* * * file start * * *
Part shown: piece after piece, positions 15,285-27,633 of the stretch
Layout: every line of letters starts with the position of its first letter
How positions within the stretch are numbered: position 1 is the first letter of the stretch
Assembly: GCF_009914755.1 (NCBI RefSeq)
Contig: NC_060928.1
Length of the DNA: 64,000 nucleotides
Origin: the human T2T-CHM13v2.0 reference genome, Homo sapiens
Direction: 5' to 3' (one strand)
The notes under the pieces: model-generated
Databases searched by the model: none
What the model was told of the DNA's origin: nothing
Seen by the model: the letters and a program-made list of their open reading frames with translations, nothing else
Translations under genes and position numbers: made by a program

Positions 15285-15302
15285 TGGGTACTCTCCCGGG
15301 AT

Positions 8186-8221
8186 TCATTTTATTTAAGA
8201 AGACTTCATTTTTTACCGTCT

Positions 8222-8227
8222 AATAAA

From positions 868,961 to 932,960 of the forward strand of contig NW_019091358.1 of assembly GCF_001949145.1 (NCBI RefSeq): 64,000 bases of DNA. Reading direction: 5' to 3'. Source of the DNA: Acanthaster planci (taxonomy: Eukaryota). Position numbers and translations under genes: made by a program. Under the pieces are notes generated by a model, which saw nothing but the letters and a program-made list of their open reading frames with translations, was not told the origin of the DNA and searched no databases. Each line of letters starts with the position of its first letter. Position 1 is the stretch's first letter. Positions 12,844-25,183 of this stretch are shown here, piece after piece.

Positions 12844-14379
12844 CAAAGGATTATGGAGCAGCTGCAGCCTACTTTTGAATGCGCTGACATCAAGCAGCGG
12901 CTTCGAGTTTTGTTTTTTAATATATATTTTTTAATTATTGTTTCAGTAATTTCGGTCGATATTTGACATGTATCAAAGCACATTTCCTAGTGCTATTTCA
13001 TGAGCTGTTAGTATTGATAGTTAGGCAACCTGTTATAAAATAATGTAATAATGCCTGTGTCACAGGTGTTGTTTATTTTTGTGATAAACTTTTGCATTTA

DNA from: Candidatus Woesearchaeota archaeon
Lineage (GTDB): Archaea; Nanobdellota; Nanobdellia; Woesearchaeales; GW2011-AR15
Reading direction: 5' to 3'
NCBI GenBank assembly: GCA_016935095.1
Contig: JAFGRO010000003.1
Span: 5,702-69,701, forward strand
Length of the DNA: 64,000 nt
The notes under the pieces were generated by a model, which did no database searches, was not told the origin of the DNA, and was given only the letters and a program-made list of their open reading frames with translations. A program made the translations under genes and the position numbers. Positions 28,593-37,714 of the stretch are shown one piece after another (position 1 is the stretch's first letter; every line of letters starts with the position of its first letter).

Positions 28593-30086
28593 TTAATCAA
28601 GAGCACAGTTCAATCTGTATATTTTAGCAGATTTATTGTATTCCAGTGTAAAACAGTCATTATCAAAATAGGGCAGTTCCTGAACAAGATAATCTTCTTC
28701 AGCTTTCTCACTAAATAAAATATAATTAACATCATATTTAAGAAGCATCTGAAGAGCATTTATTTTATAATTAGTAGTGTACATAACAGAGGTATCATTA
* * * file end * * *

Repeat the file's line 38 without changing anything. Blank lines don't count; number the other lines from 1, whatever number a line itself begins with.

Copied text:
28701 AGCTTTCTCACTAAATAAAATATAATTAACATCATATTTAAGAAGCATCTGAAGAGCATTTATTTTATAATTAGTAGTGTACATAACAGAGGTATCATTA